Five Small Steps for You, One Giant Leap for Your Retirement - Rodgers & Associates

Five Small Steps for You, One Giant Leap for Your Retirement

Planning for retirement is like running a marathon: you should set a steady pace and keep going. You don’t want to reach age 60 only to discover that you can’t retire in five years because you didn’t save enough. You should have a strategy in place to reach your goal and do something each year that moves you closer to realizing it. This was the thinking behind A∙G∙I∙L∙E. We wanted to help people under­stand what needed to be completed—and when—during each phase of retirement.

Here are five things you can do this year to help you reach your retirement goals.

  1. Review Your Social Security Statement – Everyone who has paid into the Social Security system and is not drawing benefits should review their benefit statement each year. The statement provides an estimate of benefits at retirement (and other benefit levels, as well). This is useful infor­mation, but you should pay attention to the record of earnings and verify earnings are being recorded correctly. Your monthly benefit is based on your earnings history. It is a lot easier to get this corrected when it is done promptly. You may be required to show proof of earnings and Social Security taxes paid. Most people can produce records quickly from tax reporting infor­mation like a W‑2 statement from recent years. Going back ten years is a lot harder. Review your statement regularly and make sure you are getting credit for taxes you have been paying into the system. Note: Social Security does not mail out state­ments. You need to go to the Social Security website to create an account. Once your account is created, you can view your statement online or download it as a PDF document.
  2. Prepare a Budget – It is vital to develop the disci­pline needed to control spending, and the best way to plan is by using a budget. A budget does not dictate what you can and cannot spend money on: you make those decisions. The goal should be to spend less than you earn. Prior­itize your savings so that you are saving something out of every paycheck. Devel­oping this habit early on will help you reach your financial goals sooner. Shoot for a minimum savings of 10% each pay period. Try to increase the percentage every time you get a raise. The more you control spending, the faster you can build savings, and the sooner you will be able to retire.
  3. Maximize Your 401(k) Match – Many employers match a percentage of their employees’ contri­bu­tions to the company 401(k) plan. Plan to contribute at least as much as your employer will match. If your employer matches a specific percentage dollar for dollar, that’s a 100% return on your investment from day one. On top of the employer match, pre-tax 401(k) deferrals help reduce your annual tax liability.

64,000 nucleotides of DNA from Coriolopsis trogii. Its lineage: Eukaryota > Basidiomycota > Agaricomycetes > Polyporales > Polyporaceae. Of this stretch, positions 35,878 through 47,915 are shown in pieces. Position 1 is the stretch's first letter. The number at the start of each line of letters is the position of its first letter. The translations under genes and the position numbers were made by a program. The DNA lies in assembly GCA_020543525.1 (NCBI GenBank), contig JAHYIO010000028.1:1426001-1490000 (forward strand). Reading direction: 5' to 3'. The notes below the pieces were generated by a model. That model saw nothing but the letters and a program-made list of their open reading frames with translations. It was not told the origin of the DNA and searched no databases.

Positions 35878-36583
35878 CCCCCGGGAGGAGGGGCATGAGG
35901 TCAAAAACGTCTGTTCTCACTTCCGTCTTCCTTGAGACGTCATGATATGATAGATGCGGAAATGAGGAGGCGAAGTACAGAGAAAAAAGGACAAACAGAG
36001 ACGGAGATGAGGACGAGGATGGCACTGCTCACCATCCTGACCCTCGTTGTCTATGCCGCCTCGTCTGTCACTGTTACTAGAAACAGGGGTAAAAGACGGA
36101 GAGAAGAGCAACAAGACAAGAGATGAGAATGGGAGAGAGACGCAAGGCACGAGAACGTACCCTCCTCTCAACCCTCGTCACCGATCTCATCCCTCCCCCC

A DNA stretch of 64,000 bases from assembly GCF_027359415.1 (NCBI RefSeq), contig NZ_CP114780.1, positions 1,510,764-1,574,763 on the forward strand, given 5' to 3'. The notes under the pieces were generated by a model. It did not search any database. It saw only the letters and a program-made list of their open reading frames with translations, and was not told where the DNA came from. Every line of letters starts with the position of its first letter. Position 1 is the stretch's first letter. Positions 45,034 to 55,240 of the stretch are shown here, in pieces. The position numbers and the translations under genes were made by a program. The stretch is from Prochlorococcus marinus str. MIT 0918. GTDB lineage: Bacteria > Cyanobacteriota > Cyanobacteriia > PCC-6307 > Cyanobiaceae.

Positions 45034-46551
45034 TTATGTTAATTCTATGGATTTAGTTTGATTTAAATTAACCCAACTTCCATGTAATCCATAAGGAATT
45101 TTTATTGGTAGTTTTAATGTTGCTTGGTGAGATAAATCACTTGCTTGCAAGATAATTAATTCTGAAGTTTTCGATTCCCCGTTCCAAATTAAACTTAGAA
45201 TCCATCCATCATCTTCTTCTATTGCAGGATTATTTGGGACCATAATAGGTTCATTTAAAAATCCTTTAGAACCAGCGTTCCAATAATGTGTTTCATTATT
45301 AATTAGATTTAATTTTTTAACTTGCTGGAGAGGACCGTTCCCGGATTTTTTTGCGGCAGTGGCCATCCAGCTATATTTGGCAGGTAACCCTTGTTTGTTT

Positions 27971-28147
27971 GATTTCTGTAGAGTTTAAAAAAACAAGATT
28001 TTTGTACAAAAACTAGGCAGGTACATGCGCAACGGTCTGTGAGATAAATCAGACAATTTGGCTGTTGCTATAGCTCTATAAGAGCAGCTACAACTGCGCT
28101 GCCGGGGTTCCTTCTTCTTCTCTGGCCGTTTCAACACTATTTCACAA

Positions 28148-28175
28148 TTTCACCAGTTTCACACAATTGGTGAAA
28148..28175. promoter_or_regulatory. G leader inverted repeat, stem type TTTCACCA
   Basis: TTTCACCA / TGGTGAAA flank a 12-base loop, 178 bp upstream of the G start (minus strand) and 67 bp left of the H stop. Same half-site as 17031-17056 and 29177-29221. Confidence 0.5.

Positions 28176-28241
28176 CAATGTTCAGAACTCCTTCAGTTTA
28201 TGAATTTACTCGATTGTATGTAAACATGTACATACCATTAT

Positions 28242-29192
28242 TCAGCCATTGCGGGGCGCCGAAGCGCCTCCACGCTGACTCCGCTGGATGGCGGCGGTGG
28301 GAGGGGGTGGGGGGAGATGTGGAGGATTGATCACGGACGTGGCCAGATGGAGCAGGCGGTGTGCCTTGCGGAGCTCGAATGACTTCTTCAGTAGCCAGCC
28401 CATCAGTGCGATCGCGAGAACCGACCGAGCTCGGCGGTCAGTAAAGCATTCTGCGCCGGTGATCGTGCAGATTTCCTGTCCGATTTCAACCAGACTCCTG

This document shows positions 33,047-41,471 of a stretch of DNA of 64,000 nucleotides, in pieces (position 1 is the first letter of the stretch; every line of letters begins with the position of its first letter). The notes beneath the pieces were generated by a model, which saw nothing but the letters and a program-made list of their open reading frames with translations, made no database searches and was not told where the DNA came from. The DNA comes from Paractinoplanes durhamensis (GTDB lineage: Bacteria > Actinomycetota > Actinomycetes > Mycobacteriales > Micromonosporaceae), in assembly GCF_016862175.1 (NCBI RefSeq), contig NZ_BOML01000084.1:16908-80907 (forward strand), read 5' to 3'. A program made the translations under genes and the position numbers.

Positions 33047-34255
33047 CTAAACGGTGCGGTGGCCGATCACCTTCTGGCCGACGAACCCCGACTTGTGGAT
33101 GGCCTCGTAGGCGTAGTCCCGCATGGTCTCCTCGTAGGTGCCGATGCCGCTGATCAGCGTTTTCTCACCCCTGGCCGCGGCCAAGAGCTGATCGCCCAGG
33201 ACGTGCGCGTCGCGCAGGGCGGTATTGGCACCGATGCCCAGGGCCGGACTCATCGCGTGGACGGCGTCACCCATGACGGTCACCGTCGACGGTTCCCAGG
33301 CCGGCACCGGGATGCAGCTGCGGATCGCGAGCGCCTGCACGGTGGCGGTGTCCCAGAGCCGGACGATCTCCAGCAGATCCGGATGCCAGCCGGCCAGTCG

4. Make a Roth Contri­bution – You don’t want to have all your retirement savings in a 401(k) plan when you retire. If you do, every dollar you spend in retirement will be taxable. Some of your savings should be accumu­lated in a Roth IRA, where the withdrawals will be tax-free. You can contribute up to $6,000 in 2021 if you have at least that much in earned income ($7,000 if you are age 50 or older, and have at least $7,000 in earned income). Those with Modified Adjusted Gross Incomes (MAGI) over $140,000 ($208,000 for joint filers) cannot make a Roth IRA contri­bution directly. They can, however, make a non-deductible IRA contri­bution and then convert it to a Roth.
  5. Get Out of Debt – I know this probably does not sound like it will help with retirement. You may be in debt because you have not yet learned to control your spending. Just deciding to get out of debt can subcon­sciously help you reduce spending, ultimately leading to increased savings. Besides, you don’t want to go into retirement and still be making debt payments. The first step is to commit to no more borrowing. Then list all your outstanding debts from the largest to the smallest. Concen­trate additional debit payments on the smallest debt first. After one is paid off, roll those payments into the next smallest debt—and keep going until you are debt-free.

You may have heard that the best way to eat an elephant is one bite at a time. Many people think that retirement planning is too big of an elephant to tackle. But it doesn’t have to be. Take small steps, make prudent choices year after year, and watch your savings and invest­ments grow. It may not be long until you can look back and see that it was not as difficult as you thought.

Anyone planning to retire within ten years needs to review the critical issues we have identified in the A∙G∙I∙L∙E phases of retirement. Turning retirement goals into reality takes planning and dedication. Each of the five A∙G∙I∙L∙E phases presents unique planning oppor­tu­nities and pitfalls to avoid. Go to Navigating Your Retirement Journey to determine where you are in the journey.


  • You need to go to the Social Security website to create an account to view your benefits statement.
  • How you spend money is just as important as how much you make. It is not easy to become finan­cially independent if you cannot control your spending.
  • When your earnings exceed the income threshold to contribute to Roth contri­bu­tions directly, contribute to a non-deductible IRA and convert it to a Roth IRA immedi­ately. Pay attention to the pro-rata rule if you have other IRA accounts.

Origi­nally published November 2011